Breaking these rigidities is the key to building effective as well as innovative delivery channels.

BUSINESS PROCESS
MANAGEMENT

FSP MANAGEMENT AND OPERATIONAL STRENGTHENING

The institutional strength of a financial service provider is based on its human resource capacity and corporate culture, both of which are expressed through the policies and processes that deliver services effectively to rural clients.

Technologies for delivering financial services are advancing, opening new ways to expand access to financial services. Yet, at its core, financial services remain a people business. In financial services, technology is most effective when employed by staff who understand clients’ needs and work in systems that are designed to respond to those needs.

The organizational structure and internal systems of a financial institution determines how it  responds to market opportunities and market risks. ACCESS supports its partners to ensure that organizational goals, structure and systems are aligned in order to achieve operational goals.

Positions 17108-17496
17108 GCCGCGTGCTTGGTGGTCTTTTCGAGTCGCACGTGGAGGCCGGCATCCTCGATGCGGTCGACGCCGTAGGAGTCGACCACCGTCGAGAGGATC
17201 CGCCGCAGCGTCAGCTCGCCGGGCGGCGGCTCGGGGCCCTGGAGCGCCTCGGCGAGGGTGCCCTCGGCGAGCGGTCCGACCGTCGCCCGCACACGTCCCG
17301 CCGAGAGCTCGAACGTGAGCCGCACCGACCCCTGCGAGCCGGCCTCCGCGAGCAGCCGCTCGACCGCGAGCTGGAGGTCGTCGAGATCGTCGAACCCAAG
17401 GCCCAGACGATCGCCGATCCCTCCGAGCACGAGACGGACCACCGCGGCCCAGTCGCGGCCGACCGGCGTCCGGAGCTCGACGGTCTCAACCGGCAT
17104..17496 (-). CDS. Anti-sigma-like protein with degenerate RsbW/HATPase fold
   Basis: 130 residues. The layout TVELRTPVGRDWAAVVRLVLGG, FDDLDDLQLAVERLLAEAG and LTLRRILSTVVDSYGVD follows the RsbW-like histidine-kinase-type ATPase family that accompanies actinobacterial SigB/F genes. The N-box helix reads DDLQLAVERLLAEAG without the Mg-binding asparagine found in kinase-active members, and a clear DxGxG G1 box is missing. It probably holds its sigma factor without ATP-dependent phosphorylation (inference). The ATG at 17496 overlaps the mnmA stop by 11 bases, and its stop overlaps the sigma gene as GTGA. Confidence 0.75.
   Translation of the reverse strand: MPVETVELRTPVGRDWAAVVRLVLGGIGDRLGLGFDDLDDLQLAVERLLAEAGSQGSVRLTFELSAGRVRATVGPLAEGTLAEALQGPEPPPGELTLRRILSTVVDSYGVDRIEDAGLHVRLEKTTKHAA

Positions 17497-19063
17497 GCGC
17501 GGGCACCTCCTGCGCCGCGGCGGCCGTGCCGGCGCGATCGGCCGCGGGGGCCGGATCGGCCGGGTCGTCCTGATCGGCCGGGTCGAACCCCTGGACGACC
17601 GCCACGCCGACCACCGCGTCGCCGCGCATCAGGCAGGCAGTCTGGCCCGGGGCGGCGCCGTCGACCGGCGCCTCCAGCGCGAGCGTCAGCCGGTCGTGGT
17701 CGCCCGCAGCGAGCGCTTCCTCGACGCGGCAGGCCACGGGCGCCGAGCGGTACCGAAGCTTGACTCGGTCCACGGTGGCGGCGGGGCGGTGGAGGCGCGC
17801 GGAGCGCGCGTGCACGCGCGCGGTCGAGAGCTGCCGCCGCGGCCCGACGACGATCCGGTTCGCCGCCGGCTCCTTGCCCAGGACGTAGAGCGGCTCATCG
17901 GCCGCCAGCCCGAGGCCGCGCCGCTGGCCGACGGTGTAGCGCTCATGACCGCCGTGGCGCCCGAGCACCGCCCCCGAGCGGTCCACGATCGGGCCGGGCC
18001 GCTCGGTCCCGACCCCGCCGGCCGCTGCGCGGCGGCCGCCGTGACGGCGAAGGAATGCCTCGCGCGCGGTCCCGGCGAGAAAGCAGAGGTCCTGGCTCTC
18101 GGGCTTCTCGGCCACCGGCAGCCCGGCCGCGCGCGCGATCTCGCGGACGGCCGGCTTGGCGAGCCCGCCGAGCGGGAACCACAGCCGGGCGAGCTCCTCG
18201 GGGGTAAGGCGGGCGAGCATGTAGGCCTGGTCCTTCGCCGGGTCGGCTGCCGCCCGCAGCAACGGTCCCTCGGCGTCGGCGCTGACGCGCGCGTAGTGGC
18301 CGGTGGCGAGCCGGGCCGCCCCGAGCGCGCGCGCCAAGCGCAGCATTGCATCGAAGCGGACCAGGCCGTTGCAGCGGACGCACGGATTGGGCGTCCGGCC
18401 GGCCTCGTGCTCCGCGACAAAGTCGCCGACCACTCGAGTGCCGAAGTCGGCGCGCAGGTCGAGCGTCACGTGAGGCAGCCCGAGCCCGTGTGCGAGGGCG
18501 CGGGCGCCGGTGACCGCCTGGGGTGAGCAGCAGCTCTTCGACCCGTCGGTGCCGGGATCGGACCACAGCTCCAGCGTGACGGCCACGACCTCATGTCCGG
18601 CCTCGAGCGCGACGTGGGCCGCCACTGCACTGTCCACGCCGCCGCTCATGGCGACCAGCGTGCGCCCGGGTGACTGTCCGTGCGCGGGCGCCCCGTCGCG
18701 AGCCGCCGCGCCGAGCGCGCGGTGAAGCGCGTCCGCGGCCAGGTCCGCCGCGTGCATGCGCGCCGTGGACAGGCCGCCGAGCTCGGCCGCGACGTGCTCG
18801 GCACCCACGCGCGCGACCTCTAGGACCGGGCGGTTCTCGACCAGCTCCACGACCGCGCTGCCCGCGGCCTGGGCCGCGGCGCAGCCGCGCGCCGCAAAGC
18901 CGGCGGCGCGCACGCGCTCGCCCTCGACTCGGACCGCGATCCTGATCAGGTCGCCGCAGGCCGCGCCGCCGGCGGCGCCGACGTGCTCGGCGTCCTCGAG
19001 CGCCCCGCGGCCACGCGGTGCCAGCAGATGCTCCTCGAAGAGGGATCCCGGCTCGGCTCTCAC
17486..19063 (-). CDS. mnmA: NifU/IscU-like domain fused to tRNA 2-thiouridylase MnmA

SELF-HELP
IN RURAL AREAS

COOPERATIVE FORMATION

ACCESS’s cooperative formation program uses a framework originally developed by GIZ and modified in the Philippines. The process begins with the Rapid Savings Mobilization Technique (RSMT), which facilitates the formation of savings groups and encourages the habit of regular savings among each group’s members. After at most six months, the Informal Group Consolidation Technique (IGCT) facilitates knowledge sharing among group leaders and a sense that each savings group is actually part of a much larger activity. The “lesson” of IGCT is that it makes sense for the savings groups to cooperate rather than work in isolation.

IGCT is followed with a set of trainings on cooperative formation focusing on governance, management, and establishing policies and procedures for savings and credit, as well as audit, fund management, and accounting/record keeping. With the formation of a general assembly, selection of a board of directors and training of management, the organization is on its way toward becoming reliable, locally-owned and operated financial service provider.